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Friday, September 16, 2016

CONFLICTS OF INTEREST

Statin benefits have been ‘grossly exaggerated’ says Dr. Kailash Chand of the British Medical Assoc.

Dr. Kailash Chand, deputy chairman of the British Medical Association, believes that statin benefits have been “grossly exaggerated” and that there is a lack of transparency over the statins’ side effects,’ as he was quoted as saying in a Dec 2015 article published on the Daily Mail Online as saying.

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Posted by Larry Hobbs on Fri, Sep 16, 2016 12:35 pm | [0] comments

CONFLICTS OF INTEREST

Study claiming negative news stories about statins caused deaths is very misleading says Dr. Chand

Regarding a paper claiming that news stories about statin side effects caused people to die from heart attacks because they had stopped their statins [which I think is complete nonsense], Dr. Kailash Chand, deputy chairman of the British Medical Association, who is an outspoken critic of what he regards as industry-driven hype surrounding statins, “argued that in his view the conclusions of the study were ‘very misleading’ and detracted from the real issues surrounding statins - lack of transparency over the drugs’ side effects and the fact that their benefits have been ‘grossly exaggerated’” according to an article from Dec 2015 article published on the Daily Mail Online.

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Posted by Larry Hobbs on Fri, Sep 16, 2016 12:30 pm | [0] comments

Sunday, August 14, 2016

ANTIDEPRESSANTS

Antidepressants’ benefit is clinically meaningless compared to a placebo says Harvard researcher

The supposed benefit of prescription antidepressants is clinically meaningless when compared to a placebo notes Irving Kirsch, PhD from Harvard Medical School.

When analyzing data from both published and unpublished studies of prescription antidepressants, Irving Kirsch found a difference between antidepressants and a placebo were only 1.8 points on the Hamilton Depression Scale.

“The [Hamilton Depression Scale] is a 17-item scale on which people can score from 0 to 53 points, depending on how depressed they are,” Kirsh writes.

“A six-point [6-point] difference can be obtained just by changes in sleep patterns, with no change in any other symptom of depression.”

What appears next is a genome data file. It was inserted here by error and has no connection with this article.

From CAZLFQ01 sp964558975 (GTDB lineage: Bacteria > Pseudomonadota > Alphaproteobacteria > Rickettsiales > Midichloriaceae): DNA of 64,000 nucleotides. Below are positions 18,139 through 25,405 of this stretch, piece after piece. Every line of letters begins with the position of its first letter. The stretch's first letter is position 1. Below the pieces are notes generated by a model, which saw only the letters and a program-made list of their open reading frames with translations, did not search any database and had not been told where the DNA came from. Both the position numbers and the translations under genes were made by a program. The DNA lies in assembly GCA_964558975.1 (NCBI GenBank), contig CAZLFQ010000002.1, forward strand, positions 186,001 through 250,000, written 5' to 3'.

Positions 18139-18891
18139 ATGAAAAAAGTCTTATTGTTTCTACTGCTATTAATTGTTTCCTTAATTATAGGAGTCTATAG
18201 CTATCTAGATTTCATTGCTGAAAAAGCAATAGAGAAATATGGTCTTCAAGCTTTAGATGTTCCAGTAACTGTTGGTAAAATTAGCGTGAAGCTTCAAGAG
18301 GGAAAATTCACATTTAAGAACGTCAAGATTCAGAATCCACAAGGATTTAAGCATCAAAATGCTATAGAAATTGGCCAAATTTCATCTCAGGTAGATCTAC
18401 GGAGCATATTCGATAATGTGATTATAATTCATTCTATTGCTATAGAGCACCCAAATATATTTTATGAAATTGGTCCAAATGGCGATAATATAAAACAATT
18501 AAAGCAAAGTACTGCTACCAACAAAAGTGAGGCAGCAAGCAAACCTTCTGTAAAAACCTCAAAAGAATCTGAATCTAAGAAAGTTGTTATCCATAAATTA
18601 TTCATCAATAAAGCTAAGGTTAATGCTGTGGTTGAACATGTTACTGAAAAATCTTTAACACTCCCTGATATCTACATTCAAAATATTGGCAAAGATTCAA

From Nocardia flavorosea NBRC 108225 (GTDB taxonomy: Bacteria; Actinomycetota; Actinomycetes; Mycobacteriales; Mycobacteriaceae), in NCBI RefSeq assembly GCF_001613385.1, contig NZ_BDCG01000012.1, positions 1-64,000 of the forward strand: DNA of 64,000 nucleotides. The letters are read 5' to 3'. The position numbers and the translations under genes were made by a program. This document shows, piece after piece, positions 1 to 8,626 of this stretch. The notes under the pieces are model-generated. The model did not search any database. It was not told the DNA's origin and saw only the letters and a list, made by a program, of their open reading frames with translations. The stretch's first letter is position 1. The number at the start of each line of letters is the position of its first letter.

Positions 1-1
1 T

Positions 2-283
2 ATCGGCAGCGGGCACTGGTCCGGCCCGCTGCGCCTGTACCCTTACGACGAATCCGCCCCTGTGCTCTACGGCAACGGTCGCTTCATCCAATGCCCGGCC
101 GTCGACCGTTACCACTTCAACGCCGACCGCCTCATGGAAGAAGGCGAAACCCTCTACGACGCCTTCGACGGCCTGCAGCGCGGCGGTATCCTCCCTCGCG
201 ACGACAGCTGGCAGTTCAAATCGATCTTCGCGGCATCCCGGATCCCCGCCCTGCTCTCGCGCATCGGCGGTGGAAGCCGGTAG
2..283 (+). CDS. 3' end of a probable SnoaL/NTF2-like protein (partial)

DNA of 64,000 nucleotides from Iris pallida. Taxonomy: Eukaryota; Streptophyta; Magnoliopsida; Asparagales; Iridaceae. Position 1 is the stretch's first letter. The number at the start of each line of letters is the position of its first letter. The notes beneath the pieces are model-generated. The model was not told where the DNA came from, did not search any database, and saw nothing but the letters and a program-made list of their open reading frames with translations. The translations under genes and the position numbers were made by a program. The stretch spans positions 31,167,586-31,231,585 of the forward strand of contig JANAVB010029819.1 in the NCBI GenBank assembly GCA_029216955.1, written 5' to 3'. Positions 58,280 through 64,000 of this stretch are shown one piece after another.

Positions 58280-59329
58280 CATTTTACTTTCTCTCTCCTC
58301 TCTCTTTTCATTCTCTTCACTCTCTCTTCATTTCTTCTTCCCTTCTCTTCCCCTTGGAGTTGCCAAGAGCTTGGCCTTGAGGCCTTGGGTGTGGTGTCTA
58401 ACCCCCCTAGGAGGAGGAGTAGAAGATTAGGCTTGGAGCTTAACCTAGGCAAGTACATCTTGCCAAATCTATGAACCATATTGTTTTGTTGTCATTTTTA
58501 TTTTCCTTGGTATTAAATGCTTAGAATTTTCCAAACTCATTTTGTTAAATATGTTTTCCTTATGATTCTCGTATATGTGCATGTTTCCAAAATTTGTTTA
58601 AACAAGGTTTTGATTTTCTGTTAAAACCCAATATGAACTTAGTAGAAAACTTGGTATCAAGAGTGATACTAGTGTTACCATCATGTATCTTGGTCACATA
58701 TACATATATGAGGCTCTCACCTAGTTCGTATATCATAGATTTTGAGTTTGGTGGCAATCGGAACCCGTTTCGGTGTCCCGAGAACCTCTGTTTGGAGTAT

“The National Institute for Health and Care Excellence (NICE), which drafts treatment guidelines for the National Health Service in the United Kingdom, has established a three-point difference [3-point difference] between drug and placebo on the [Hamilton Depression Scale] as a criterion of clinical significance.

“Thus, when published and unpublished data are combined, they fail to show a clinically significant advantage for antidepressant medication over inert placebo.”

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Posted by Larry Hobbs on Sun, Aug 14, 2016 11:01 am | [0] comments

ANTIDEPRESSANTS

Antidepressants benefits due to the placebo effect mostly, if not entirely, says Harvard researcher

    “Antidepressants are supposed to work by fixing a chemical imbalance, specifically, a lack of serotonin in the brain,” writes Irving Kirsch, PhD from Harvard Medical School.

    “Indeed, their supposed effectiveness is the primary evidence for the chemical imbalance theory.

    “But analyses of the published data and the unpublished data that were hidden by drug companies reveals that most (if not all) of the benefits are due to the placebo effect.

    “Some antidepressants increase serotonin levels, some decrease it, and some have no effect at all on serotonin.

    “Nevertheless, they all show the same therapeutic benefit.

    “Even the small statistical difference between antidepressants and placebos may be an enhanced placebo effect, due to the fact that most patients and doctors in clinical trials successfully break blind [and figure out who is taking the drug, and who is taking the placebo, biasing the results].

    “The serotonin theory is as close as any theory in the history of science to having been proved wrong.

    “Instead of curing depression, popular antidepressants may induce a biological vulnerability making people more likely to become depressed in the future.”